Theater Review: GEM OF THE OCEAN (Goodman in Chicago)

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by Stephen Best on February 1, 2022

in Theater-Chicago


What a wonderful way to kick off Black History Month in the Windy City. The Goodman Theatre is revisiting a thoroughly engaging production of August Wilson’s Gem of the Ocean. For a three-hour-plus play, there wasn’t a wasted second. Originally staged back in 2003, what a wonderful twentieth year celebration offering this is. Traditionally, china is the anniversary present symbolizing “the beautiful and delicate balance of love over the past twenty years.” Here, Wilson’s words are the gift that kept on giving.

Ocean marked the first time in the theatre’s history that the Goodman has revisited one of Wilson’s works that had previously premiered there. For those not in the know, August Wilson was a Pittsburgh-born playwright who outspokenly understood the importance of race in artistry decades before it became in vogue. He championed Black performers, speaking in Black voices, produced by Black creative teams and leading that cherished philosophy to both creative and commercial success. Of note, the Goodman Theatre has produced all 10 works in Wilson’s “Century Cycle,” a series of interconnected plays (two of which became Pulitzer Prize winners) chronicling the Black experience in America by decades. This timeline included Gem of the Ocean (1904), Ma Rainey’s Black Bottom (the roaring twenties), Fences (1957), Two Trains Running (the turbulent sixties) and King Headley II unfolding (1985). Be forewarned, being an August Wilson play, there was some raw language, but for those familiar with his work, that’s to be expected. Director Chuck Smith expertly wove the threads of Wilson’s words and a remarkable ensemble of actors into a winning tapestry of redemption, revelation and heartbreak.

The action is set in the Hill District living room of 1839 Wylie Avenue, Pittsburgh, Pennsylvania. The world was full of harsh realities in the post slavery years, the South desperately holding on to its racial divides, the North not as welcoming as promised. A powerful knocking at the door comes from an anguished Citizen Barlow (Sharif Atkins), who is desperately trying to get a meeting with the mysterious Aunt Ester (Lisa Gaye Dixon) a sage/conjurer/witch doctor of a character with the reputation and perceived ability to “wash men’s souls of their burdens” (the wise women is also rumored to be 285 years old). Hers is the moral compass that doesn’t always point due north, but has a lasting impact on all who come within her contact. She’s looked after and protected by caregiver, Eli (A.C. Smith) and a stoic housekeeper named Black Mary (Sydney Charles), who is  prone to a few well-timed and well-received Act II outbursts. Ms. Charles does more with her signature side eye on stage than Wilson could have ever imagined when writing this character — and we are all the better for it.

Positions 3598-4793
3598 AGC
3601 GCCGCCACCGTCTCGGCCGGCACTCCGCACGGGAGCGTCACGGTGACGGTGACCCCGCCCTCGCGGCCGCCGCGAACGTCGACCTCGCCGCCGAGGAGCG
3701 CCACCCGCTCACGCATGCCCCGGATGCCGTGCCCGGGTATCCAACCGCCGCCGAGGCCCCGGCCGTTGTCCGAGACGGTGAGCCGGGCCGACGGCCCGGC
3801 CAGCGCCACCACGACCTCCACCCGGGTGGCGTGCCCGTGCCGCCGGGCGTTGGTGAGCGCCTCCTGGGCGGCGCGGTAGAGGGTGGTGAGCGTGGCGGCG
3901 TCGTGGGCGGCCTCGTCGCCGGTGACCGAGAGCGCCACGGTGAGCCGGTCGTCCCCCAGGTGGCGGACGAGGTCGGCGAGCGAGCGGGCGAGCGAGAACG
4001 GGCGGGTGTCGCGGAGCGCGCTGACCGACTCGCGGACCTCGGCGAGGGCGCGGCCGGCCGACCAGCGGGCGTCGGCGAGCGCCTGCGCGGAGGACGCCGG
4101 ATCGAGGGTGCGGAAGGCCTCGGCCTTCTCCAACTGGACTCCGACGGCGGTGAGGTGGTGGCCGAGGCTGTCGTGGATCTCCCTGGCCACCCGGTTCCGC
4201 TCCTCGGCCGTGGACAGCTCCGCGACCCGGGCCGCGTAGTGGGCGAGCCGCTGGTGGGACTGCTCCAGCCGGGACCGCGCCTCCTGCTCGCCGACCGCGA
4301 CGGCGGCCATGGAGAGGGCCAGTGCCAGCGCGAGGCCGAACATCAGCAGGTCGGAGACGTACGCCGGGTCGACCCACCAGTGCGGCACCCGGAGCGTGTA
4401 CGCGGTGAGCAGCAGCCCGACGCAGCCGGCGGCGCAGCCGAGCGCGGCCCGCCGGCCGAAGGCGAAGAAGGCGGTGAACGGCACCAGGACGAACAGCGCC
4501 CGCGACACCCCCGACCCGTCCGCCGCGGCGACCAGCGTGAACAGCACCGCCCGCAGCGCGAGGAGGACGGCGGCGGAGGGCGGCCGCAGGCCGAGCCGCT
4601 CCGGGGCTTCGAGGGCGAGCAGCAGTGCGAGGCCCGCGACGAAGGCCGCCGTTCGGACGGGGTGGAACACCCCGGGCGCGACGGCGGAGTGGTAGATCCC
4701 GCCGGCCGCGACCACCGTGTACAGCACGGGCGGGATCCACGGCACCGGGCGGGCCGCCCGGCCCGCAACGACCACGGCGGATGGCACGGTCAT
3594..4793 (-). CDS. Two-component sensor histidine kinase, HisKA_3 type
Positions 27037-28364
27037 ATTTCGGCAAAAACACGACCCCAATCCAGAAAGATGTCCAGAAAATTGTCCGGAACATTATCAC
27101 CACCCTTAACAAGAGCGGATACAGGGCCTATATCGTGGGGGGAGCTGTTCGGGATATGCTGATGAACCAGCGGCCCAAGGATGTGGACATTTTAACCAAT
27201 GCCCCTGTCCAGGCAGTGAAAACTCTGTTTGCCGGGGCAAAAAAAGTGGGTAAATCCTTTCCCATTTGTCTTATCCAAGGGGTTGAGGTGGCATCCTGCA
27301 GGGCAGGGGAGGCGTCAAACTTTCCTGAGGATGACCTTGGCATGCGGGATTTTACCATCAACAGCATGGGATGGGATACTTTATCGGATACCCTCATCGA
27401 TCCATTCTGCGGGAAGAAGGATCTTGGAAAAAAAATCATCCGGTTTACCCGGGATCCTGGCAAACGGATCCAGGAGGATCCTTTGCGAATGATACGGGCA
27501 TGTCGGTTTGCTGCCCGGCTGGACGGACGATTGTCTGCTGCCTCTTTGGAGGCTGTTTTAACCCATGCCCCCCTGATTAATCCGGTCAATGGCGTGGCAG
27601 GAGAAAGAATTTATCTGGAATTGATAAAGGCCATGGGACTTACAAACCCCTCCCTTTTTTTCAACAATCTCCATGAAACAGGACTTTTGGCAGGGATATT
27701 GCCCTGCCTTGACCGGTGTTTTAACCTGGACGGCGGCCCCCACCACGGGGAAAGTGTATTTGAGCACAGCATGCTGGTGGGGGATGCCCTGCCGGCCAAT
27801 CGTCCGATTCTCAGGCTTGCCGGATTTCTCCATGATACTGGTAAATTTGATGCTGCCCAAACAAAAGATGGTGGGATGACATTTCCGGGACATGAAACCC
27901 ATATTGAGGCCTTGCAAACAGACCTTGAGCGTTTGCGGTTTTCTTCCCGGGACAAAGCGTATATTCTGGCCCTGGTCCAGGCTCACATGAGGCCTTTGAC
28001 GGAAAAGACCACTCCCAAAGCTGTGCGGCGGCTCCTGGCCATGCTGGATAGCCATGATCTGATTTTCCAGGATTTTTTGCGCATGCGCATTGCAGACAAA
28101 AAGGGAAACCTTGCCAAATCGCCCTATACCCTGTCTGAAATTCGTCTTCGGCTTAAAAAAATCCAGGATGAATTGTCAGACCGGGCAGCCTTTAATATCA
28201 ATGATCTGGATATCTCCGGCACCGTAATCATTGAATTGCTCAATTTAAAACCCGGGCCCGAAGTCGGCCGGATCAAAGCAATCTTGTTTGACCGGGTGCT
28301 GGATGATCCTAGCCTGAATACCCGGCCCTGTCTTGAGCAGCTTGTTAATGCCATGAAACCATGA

Also hanging about Ester’s abode is a recently freed slave, Solly Two Kings (James A. Williams), and travelling salesman Rutherford Selig (Gary Houston), a mischievous gaffer in cahoots with all of Ester’s strategies — even the ones that may be skirting the law. As the play’s antagonist, the always winning Kelvin Roston, Jr. is Police Chief Ceasar, a greedy and manipulative proud boy, working the law to further his own avaricious agenda, who just so happens to be Black Mary’s brother. Not thrilled with his sister working as a domestic, and less thrilled Citizen Barlow has eyes for his sibling, the Chief abuses his badge and station, his character an oh-so-familiar archetype that we see playing out daily on the modern nightly news.

As Citizen Barlow works his way to his own eventual redemption, the creative team’s work shines as well. Linda Buchanan’s exaggerated perspective, wooden-slatted set design was at one point a structure, the next a textured slave ship prison. Robert Perry’s bold lighting, partnered with “City of Bones” slave ship projection designed by Mike Tutaj, impresses. These breathtaking visual renderings add immeasurable depth and dimension to the powerful Act II scene. Not for the casual viewer, every line and every prop has meaning, propelling the story forward — so it is important to pay attention. No minute details here. Everything on set has significance, including a paper boat that later proves quite significant. The passing of the torch to the younger generation during the riveting final scene is a wonderfully executed punctuation to an astounding production.

It is impressive to note there are multiple productions playing right now in Chicago with largely Black casts and creative teams to choose from. The strongest of them is now open at the Goodman Theatre, where Ocean shines bright. 180 minutes-plus in a mask wasn’t a problem for the sold-out crowd I attended with. COVID-19 pandemic mask mandates and proof of vaccination are still required and kudos to the eagle-eyed ushers for being on top of the audience members not in accordance to the very publicized rules and regulations. As for the drama unfolding on the stage, Ocean was simply sublime.

photos by Liz Lauren

Gem of the Ocean
Goodman Theatre’s Albert Theatre
170 North Dearborn
ends on October 20, 2019
for tickets, call 312 443 3800 or visit Goodman Theatre

for more shows, visit Theatre in Chicago

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